Sergei Ivanovich Mosin
Sergei Ivanovich Mosin
Серге́й Ива́нович Мо́син
|Birth name||Sergei Ivanovich Mosin|
|Born||April 14, 1849|
Ramon, Voronezh Governorate
|Died||February 8, 1902 (aged 52)|
|Spouse(s)||Varvara Nikolayevna Arsenyeva|
Sergei Ivanovich Mosin (Russian: Серге́й Ива́нович Мо́син, April 2 or 14, 1849 - February 8, 1902) was a Russian Major General, engineer, and the main contributor to the design of the 3-line rifle, Model 1891 (Russian: "трёхлинейная винтовка образца 1891 года"), colloquially known as Mosin–Nagant.
Mosin was born in Ramon, in the Voronezh Governorate of the Russian Empire in 1849. He entered into a military academy at age 12 where he excelled as a young officer. In 1867, he entered the Alexandrovskoye Military High School in Moscow. Upon leaving Alexandrovskoye in 1870, he decided to go to the artillery branch and transferred to the Mikhailovskoye Artillery Academy. He graduated in 1875 and transferred to the Tula Arsenal where he became the head of the machining division.
It was at Tula where Mosin began his career as a weapons designer by first making improvements to the Berdan II and later collaborating with Nagant to design the Rifle of Three Lines of the Year 1891. Some details in Mosin's rifle were borrowed from Léon Nagant's design. One such detail is the attachment of the magazine spring to the magazine base plate. In Mosin's original design the spring was not attached to the base plate and, according to the Commission, could be lost during cleaning. Another detail is the form of the clip that could hold five cartridges to be loaded simultaneously into the magazine. Another detail is the form of the "interrupter", a specially designed part within the receiver, which helps prevent double feeding. The initial rifle proposed by Mosin lacked an interrupter, leading to numerous failures to feed. This detail was introduced in the rifle borrowing from Nagant's rifle.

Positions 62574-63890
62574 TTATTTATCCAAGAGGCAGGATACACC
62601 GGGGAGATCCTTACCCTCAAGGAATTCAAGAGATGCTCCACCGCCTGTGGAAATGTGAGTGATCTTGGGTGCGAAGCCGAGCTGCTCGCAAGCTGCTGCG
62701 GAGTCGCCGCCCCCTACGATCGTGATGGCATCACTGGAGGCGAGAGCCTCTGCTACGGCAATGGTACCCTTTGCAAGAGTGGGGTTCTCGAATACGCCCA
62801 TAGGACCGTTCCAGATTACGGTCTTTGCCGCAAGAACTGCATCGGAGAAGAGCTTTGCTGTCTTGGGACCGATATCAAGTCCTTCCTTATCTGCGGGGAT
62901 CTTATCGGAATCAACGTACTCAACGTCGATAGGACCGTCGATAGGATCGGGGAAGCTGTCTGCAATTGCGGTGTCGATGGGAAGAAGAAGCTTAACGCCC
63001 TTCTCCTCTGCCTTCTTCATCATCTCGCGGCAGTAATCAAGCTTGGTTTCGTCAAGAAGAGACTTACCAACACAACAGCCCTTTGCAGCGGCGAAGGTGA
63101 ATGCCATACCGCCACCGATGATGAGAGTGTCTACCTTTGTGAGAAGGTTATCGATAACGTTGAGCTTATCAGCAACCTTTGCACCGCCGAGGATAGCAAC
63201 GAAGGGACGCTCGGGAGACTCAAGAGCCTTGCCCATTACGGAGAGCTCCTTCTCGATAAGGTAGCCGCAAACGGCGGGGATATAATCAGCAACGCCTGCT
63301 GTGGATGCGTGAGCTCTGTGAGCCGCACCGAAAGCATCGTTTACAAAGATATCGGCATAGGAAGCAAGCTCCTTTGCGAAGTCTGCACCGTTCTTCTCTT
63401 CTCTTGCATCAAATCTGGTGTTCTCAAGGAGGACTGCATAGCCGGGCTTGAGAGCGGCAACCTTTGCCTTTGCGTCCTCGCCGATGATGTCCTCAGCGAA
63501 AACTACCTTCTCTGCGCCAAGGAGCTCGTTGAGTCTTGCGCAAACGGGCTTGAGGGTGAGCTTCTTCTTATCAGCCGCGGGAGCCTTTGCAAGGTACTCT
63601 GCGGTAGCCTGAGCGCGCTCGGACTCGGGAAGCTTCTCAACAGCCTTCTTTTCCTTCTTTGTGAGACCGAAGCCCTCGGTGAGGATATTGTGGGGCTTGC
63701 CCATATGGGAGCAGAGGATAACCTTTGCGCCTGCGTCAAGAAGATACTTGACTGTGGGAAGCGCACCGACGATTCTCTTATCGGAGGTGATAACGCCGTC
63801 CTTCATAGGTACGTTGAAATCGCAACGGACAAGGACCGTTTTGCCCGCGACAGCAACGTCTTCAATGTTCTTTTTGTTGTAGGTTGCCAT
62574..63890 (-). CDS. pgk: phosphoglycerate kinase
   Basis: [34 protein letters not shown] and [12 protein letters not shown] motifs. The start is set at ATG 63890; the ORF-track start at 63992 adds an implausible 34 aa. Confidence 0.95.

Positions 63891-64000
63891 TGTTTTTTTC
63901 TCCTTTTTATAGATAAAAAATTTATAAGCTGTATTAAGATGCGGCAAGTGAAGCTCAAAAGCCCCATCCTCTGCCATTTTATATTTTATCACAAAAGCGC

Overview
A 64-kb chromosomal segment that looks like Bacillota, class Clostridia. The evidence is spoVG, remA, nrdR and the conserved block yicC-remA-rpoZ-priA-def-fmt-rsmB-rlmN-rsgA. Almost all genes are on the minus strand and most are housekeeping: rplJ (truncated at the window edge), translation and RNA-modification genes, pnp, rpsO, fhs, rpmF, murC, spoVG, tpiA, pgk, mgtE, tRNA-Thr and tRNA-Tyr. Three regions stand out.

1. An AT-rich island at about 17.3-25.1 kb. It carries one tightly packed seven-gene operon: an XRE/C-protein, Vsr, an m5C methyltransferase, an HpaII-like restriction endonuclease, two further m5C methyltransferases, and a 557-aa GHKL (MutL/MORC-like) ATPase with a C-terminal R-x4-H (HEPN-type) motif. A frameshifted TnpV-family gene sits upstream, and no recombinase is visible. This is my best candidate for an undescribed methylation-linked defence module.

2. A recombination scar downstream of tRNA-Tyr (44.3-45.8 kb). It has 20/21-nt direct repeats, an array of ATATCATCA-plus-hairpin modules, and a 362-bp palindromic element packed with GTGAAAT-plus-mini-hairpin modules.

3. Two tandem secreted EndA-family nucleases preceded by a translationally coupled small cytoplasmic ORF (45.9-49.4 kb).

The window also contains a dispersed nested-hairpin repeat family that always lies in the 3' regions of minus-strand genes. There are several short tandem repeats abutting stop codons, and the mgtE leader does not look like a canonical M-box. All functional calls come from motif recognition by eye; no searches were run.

Mosin eventually rose to the rank of General and was appointed as the director of the Sestroretsk arsenal. He died on February 8, 1902 and was buried in Sestroretskoye Cemetery in St. Petersburg Sestroretsk.
- Aleksandr Mikhaĭlovich Prokhorov, ed. (1973). Great Soviet encyclopedia. 17 (3 ed.). Macmillan. p. 181.
- Wood, J. B. (2003). The Gun Digest Book of Firearms Assembly/Disassembly: Part 4 Centerfire Rifles. 4 (2 ed.). Iola, Wisconsin: Krause Publications. p. 383. ISBN 978-0-87349-631-5.
- Barker, A. J.; John Walter (1971). Russian infantry weapons of World War II; Illustrated histories of twentieth century arms. Arco Pub. Co. p. 15.
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